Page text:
Mike in Pittsburgh
    Posted March 3, 2021 at 5:55 pm

      Hi Mike

      It’s best to figure out the root of the problem here. Please cosnider scheduling a telemedicine visit with one of our functional medicine providers at WholeHealth Chicago. Our scheduling staff can be reached at 773-296-6700.

      Dr M

      Posted March 8, 2021 at 9:01 am

    Hello, I’m a 47 yr old male. Started having shortness of breath, Sept 2020 and diagnosed with strep. Since then, Ive had trouble swallowing, brain fog, vision problems, confusion, dizziness, mood swings, sensative to light/sounds, and confusion, constipation, and insomnia. Ive had several blood tests, ENT, CT scans of lungs, sinus’s, brain, thyroid panel, MRI of brain and neck, dysautonomia test neg, with xrays of chest/throat, colonoscopy/endoscopy. I still have a barium swallow test and sleep study upcoming, awaiting Lyme disease results. Neuro Dr did blood work and B12 levels were 358 pg/ml. Ive been on nexium, pantoprazole, omerprazole, etc for the last 20yrs for GERD. I havent been diagnosed with anything other than anxiety. Any suggestions or help would be appreciated.

    Mike G
    Posted March 3, 2021 at 1:27 am

      Hi Mike

      It’s best to figure out the root of the problem here. Please cosnider scheduling a telemedicine visit with one of our functional medicine providers at WholeHealth Chicago. Our scheduling staff can be reached at 773-296-6700.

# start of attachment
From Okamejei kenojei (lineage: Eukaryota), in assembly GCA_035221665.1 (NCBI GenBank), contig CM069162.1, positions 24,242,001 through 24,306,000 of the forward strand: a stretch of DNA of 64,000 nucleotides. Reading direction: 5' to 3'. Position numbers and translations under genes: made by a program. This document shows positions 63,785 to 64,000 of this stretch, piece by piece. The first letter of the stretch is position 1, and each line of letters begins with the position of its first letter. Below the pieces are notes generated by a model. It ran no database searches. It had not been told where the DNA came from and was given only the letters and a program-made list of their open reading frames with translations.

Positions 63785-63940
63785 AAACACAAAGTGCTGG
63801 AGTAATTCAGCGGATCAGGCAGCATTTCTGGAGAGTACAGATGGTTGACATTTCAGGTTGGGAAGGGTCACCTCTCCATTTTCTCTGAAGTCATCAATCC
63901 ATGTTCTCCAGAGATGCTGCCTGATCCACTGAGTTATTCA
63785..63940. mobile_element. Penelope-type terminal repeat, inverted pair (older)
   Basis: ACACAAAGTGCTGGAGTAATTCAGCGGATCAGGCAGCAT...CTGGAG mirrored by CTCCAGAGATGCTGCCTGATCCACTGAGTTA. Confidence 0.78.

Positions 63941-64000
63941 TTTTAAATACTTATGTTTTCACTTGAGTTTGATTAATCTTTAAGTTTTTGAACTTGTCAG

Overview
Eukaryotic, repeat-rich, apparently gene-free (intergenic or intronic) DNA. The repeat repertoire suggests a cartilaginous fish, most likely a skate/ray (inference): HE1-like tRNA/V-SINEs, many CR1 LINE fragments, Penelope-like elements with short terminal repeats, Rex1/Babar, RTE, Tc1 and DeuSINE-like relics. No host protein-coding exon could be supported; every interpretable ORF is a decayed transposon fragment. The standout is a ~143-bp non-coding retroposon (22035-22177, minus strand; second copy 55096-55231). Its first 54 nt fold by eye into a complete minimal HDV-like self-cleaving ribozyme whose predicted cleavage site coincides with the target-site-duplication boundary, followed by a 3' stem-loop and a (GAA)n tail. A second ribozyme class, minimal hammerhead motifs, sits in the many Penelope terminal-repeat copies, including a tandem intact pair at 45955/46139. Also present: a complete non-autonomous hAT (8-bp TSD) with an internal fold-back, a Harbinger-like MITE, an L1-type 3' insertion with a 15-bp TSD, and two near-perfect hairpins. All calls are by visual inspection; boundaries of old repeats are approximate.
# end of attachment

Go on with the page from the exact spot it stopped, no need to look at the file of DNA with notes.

Dr M

      Posted March 8, 2021 at 9:02 am

    I’m trying to understand what b12 binding capacity is. I’ve been struggling with leg/foot pain & tingling for years. Depression, anxiety, heart palpitations and Barretts esophagus from reflux. My neurologist has tested for everything mentioned and everything comes back in the normal range. I look great on paper but feel terrible. I do have the MTHFR polymorphism heterozygous. I’ve been taking a methylated multivitamin in hopes of feeling better. The one blood test that was abnormal in 2019 was b12 binding capacity at 1500 from supplements I suspect. My neuro never commented on this and has since retired. I was taking a 5000 mg methyl b12 / day at the time per doctor’s recommendation just to see if it helped. Will these supplements cause a low b12 binding capacity? What is that exactly? I’m sure they’re the reason b12 was high but how do you know if you’re absorbing? I’ve since backed off of the supplements, I’m just taking methylated multivitamins now but may resume extra b12 for lack of anything else to try.
    Also is b6 a concern with MTHFR? What is a good daily quantity? My multi has 75mg. Several MMA tests have been normal too.
    5’4. 56 yrs. female. Undiagnosed, frustrated. Ruled out MS, Parkisons, I’m left with diagnoses of exclusion. Looking through bloodwork for any issues to revisit with new neuro.
    Thank you so much for any thoughts.

    Kim L.
    Posted February 15, 2021 at 8:54 pm

    B12 of 152 is low enough to merit B12 shots using methylcobalamin. I would ignore the MMA and set to work noralizing B12

    Dr E
    Posted February 1, 2021 at 7:34 pm

    I keep reading about normal B12 and high MMA but I cannot find anything about low B12 and normal MMA. I have B12 of 152 but my MMA was completely normal at 0.17 and normal is less than 0.4. My serum B12 is definitely low, it was tested twice, the other about a month previous with the same result. What does it mean if the MMA did not confirm the B12 deficiency but the B12 nevertheless is quite low?

    Posted January 30, 2021 at 2:45 pm